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London, Brighton & South Coast Railway
Crystal Palace ‘CP’ Units
‘Elevated Electric’ AC stock

 

Around the turn of the century, the London, Brighton & South Coast Railway (LBSCR) were concerned about falling traffic receipts in the suburban area and also wished to make economies in the costs of working their system. So, they began investigations into the feasibility of working their trains electrically. Electric operation of trains was now becoming quite practical and was indeed already in operation on a number of railways abroad and the LSWR had commenced limited electric operation in 1898 in the Waterloo & City Railway tube line.

The construction of further electrified tube railways in London and the parallel electrification of some competing tramway routes also spurred these investigations by the LBSCR and the company obtained an Act of Parliament in July 1903 to enable it to electrify parts of its system. Philip Dawson was retained as a consulting electrical engineer to investigate the most suitable system and from an early stage it was agreed that the system chosen should be suitable for use on possible future extensions of the system beyond the suburban area. Dawson took into account an earlier report to the LBSCR board presented in 1902 by the Chief Engineer which pointed out a number of disadvantages of the third rail system for the LBSCR network and presented a report to the board in July 1904 recommending the adoption of a single‑phase alternating current system at nominal 6,700 volts using overhead contact wire. The system was envisaged as suitable for the whole suburban network and with the possibility of later extensions should this be required.

Dawson was instructed to prepare plans for electrification of the lines between Battersea Park and Peckham Rye via the South London line and contracts were let in April 1905, awarded to the Allgemeine Elektricitats-Gesellschaft (AEG) of Berlin; this company sub‑contracting the overhead line work to Messrs R. W. Blackwell & Company of London, who in turn sub-contracted further with British Thomson‑Houston Co providing switchgear and Johnson & Philips also Siemens Bros providing cabling. Soon after these contracts were let, the LBSCR decided to extend the electrification scheme from Peckham Rye into London Bridge and from Battersea Park into Victoria so that the whole South London line route was covered, and further contracts were let to cover these extensions in March 1906. The rolling stock provision for the line was awarded to the Metropolitan Amalgamated Carriage & Wagon Company of Birmingham.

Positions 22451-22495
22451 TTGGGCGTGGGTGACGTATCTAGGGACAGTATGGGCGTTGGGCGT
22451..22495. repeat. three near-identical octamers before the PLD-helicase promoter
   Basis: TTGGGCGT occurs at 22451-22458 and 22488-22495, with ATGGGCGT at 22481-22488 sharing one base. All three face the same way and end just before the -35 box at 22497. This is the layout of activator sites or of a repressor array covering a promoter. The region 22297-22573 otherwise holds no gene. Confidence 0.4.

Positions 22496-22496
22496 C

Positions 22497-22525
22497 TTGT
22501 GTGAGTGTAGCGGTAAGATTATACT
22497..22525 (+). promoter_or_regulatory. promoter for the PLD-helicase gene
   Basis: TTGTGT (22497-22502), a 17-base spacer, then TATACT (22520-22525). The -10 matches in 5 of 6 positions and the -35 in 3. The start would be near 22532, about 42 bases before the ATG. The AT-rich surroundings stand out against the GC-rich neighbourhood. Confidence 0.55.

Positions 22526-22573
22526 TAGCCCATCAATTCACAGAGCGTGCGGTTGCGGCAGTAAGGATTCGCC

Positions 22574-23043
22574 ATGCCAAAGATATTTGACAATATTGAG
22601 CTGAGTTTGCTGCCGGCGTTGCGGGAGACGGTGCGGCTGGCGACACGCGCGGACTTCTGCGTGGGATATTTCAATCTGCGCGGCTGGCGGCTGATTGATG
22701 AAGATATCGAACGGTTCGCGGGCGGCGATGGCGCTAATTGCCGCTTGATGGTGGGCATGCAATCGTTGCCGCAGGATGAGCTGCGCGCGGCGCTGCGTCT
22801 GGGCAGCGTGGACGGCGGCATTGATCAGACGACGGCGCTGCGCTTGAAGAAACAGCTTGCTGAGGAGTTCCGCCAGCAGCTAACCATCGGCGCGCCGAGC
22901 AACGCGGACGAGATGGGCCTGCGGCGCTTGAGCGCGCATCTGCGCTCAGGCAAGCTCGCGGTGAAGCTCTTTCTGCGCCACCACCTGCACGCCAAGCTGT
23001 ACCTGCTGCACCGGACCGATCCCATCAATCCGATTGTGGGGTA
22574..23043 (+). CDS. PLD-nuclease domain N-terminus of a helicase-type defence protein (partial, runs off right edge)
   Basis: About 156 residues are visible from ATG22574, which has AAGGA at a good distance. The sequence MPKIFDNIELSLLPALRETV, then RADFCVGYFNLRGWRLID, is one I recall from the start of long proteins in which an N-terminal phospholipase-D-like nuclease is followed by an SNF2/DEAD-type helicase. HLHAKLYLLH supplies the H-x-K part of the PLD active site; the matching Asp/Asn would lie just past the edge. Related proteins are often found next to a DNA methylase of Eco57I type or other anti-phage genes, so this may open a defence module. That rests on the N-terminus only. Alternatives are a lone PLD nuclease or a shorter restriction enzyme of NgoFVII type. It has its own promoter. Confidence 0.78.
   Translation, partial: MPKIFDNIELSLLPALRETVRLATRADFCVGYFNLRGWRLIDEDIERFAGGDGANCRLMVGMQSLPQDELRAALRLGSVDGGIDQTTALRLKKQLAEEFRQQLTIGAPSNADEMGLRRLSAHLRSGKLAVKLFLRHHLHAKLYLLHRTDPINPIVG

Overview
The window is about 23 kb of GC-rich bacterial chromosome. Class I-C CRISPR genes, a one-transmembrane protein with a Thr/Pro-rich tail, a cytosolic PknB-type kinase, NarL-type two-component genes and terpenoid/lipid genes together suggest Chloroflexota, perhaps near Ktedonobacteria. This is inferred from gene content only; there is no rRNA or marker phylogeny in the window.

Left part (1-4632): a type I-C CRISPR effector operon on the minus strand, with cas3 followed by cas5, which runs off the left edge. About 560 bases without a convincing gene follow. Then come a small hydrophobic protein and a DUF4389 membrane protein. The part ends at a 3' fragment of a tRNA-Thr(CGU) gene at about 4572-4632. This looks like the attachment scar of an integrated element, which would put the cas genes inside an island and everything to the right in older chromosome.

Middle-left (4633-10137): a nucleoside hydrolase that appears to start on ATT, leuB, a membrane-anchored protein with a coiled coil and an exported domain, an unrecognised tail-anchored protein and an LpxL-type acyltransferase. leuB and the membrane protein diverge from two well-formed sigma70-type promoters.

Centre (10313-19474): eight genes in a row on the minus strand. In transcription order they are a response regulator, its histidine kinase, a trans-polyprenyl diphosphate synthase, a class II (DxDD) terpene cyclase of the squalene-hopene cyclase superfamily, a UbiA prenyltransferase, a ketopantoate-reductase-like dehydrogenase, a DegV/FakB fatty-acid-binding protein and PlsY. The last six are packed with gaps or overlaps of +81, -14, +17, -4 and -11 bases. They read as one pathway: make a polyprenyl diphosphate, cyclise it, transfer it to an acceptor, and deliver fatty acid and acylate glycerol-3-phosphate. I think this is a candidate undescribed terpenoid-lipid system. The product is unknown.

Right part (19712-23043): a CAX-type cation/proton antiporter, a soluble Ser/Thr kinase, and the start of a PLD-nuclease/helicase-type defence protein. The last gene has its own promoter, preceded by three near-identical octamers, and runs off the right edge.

The Overhead

Power for the system was obtained from the London Electric Supply Corporation's generating station at Deptford and supplied at nominal 6,700 volts, 25 hertz via cables direct to a switch room at Queens Road, Peckham and a distribution room at Peckham Rye. Power was then distributed via lineside cables to switch cabins located at each station which supplied the overhead equipment. Wherever possible the current supply arrangements allowed one line to be isolated without having to isolate the adjacent track. The overhead lines were suspended at a contact height of 16' above rail level, though this was reduced under certain low bridges to 13' 9" (where there were ‘Dead’ sections) whilst in the vicinity of the platforms at Victoria and London Bridge the height was raised to 19' 9" to give greater clearances as staff still had to go onto carriage roofs to lamp oil lit stock or light gas lamps in some gas lit stock.

The contact wire was suspended from two catenaries; these being located one to each side and away from the centre line of the track to avoid damage to the insulators from the blast of locomotive chimneys. The catenaries were made of 12 strand galvanised steel and the droppers from these to the contact wire were formed as a stiff ‘V’ shape and were clipped to the contact wire by phosphor bronze clips. Droppers were spaced every 10' and held the copper contact wire off centre above the track with alternate deviations of 9" from the track centre line; this zig-zagging of the contact wire was designed to prevent the wire wearing a groove into the bow collectors of the trains.